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HBO is bringing box-office hit Shutter Island to TV

A native of the storied coastal city of Charleston, South Carolina, Julie Sprankles has been a lover of words her entire life. As a Southerner, she certainly has what her mama calls “the gift of gab.” When she’s not writing, Julie can be...

Shutter Island is coming to small screens, but don't hold out for a Leonardo DiCaprio cameo

Remember the visually stunning (but psychologically jarring) 2010 box office hit Shutter Island? You know, it starred Leonardo DiCaprio as U.S. Marshal Teddy Daniels, pairing DiCaprio once again with iconic director Martin Scorsese. Well, word has it that story is now being adapted for TV.

Cable behemoth HBO is teaming up with Paramount Television to turn the box-office winner (it banked a cool $300 million worldwide) into what may just become the network's next big hit show.

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In the film — which Scorsese and screenwriter Laeta Kalogridis spun from a script written by Mystic River author Dennis Lehane — DiCaprio's character investigates the alleged disappearance of a woman from a hospital for the criminally insane. The closer he gets to the truth, the further he spirals into darkness.

So, here's the deal: If you're hoping DiCaprio will reprise his role, you might be disappointed.

According to Deadline, the series will be a prequel. Tentatively titled Ashecliffe after the hospital central to the story, the show will delve into the world surrounding the hospital founders. Think along the lines of the hospital's creepy past, the controversial methods of treatment used to subdue mentally ill patients and the dark secrets of the staff.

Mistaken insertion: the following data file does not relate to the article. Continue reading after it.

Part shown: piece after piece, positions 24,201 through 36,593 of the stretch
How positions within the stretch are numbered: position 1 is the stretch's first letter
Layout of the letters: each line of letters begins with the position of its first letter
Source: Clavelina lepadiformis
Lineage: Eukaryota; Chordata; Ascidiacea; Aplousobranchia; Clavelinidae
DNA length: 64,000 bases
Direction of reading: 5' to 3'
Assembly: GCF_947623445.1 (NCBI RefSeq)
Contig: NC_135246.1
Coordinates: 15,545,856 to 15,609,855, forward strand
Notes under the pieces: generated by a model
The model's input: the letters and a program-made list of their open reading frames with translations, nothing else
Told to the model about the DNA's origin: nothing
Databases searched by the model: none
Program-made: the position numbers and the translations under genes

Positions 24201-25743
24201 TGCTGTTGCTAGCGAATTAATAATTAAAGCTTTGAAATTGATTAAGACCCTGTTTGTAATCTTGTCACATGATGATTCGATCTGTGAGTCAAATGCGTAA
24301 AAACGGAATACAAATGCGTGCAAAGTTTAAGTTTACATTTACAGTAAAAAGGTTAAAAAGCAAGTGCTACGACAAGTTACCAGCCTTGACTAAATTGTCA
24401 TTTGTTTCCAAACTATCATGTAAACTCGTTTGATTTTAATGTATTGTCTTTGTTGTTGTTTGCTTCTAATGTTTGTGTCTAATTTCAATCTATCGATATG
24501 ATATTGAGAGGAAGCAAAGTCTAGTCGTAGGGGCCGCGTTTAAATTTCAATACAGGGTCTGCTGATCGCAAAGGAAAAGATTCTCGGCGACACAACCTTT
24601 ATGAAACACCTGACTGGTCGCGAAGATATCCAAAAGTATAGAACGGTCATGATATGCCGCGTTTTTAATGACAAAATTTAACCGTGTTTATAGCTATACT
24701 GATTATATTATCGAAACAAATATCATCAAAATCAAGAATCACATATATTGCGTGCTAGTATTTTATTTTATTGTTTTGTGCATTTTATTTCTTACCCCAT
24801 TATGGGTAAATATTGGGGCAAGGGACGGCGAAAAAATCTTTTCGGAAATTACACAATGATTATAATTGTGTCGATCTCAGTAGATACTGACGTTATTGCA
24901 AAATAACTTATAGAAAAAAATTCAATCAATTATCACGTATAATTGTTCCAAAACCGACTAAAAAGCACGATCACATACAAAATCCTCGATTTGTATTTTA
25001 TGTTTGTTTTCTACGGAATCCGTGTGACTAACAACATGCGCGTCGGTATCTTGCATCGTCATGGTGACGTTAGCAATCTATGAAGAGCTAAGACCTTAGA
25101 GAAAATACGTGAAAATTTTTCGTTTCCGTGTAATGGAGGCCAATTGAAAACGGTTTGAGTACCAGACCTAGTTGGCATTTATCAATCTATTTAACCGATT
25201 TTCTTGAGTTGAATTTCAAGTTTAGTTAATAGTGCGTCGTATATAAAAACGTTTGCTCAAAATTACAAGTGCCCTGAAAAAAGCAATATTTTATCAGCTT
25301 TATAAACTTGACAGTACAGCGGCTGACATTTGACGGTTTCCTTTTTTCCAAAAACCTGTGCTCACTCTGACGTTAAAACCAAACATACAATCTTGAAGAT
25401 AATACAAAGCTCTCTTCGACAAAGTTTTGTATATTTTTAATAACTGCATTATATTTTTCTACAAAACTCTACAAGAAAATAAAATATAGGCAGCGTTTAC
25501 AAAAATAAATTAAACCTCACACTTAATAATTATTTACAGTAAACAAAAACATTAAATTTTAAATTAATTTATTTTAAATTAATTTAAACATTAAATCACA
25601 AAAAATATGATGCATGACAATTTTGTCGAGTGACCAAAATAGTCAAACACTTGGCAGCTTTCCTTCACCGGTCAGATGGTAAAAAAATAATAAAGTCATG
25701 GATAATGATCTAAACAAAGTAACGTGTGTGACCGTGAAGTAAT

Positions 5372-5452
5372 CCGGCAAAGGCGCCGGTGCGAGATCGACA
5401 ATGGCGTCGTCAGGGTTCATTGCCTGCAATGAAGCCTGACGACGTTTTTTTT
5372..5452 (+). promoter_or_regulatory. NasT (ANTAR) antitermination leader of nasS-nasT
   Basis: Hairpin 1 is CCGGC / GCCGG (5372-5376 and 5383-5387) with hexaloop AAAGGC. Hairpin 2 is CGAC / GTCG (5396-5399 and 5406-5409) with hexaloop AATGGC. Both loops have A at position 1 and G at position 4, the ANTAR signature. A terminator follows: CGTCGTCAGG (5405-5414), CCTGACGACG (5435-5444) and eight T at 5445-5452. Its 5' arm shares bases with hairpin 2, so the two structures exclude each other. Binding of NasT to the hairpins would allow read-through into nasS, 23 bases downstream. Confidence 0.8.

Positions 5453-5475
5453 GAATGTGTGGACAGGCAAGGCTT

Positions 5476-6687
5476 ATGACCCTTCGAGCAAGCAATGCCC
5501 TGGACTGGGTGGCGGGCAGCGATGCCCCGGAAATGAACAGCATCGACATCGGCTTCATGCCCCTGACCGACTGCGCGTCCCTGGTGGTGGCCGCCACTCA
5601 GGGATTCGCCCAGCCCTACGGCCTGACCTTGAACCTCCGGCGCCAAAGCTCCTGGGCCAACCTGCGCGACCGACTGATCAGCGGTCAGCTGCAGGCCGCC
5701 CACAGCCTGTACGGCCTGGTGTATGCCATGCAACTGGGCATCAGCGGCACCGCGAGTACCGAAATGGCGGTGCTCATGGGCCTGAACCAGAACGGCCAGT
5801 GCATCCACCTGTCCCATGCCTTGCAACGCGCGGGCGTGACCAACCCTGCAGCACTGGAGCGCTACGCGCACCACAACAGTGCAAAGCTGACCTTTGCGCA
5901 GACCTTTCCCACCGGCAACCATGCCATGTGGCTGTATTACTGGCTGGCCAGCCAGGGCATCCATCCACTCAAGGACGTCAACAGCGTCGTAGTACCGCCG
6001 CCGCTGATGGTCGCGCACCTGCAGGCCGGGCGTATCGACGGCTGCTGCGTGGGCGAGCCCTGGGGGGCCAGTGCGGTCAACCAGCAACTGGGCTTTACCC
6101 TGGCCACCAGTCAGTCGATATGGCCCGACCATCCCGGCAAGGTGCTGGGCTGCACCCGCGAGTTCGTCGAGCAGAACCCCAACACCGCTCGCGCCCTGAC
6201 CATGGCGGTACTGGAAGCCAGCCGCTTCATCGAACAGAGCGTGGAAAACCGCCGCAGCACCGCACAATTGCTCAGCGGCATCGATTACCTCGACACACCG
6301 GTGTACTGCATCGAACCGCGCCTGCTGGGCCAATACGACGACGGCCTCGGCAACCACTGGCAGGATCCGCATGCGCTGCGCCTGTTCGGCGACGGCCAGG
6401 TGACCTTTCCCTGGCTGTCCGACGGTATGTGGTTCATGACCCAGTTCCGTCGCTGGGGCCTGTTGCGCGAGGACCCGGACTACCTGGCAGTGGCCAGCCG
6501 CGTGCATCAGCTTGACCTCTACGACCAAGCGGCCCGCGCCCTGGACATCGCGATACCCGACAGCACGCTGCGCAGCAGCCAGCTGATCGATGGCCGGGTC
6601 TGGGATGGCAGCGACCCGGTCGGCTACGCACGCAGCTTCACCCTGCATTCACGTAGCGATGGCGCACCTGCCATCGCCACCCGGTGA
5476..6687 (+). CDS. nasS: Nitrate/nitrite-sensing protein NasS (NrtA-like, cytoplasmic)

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So, although there is no official word yet on who'll be cast, the premise of a prequel pretty much rules DiCaprio out... at least for the first season. Also, um, last we saw him he was on his way to a lobotomy.

Hey, don't rule it out on that reason alone, though. Even without DiCaprio, this series has a lot going for it. First and foremost, the material is coming from the same source — Dennis Lehane is a brilliant writer. He was apparently tapped by Paramount TV head Amy Powell to build on his original vision in the book as well as the vision set forth in the film adaptation.

Then, of course, you've got Scorsese. C'mon, everything the man directs essentially turns to cinematic gold. He'll be wielding his Midas touch for the series' pilot episode, and then who knows? If all goes well, perhaps he'll lend his artistic direction more as the series progresses.

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Excited yet? To ensure you're adequately amped about this haunting story coming to the small screen, take a quick gander at the movie trailer before you log off.

Fingers crossed the fantastic (and often grossly underrated) Ben Kingsley lands an equally prominent — and perhaps even leading — role in the new series.

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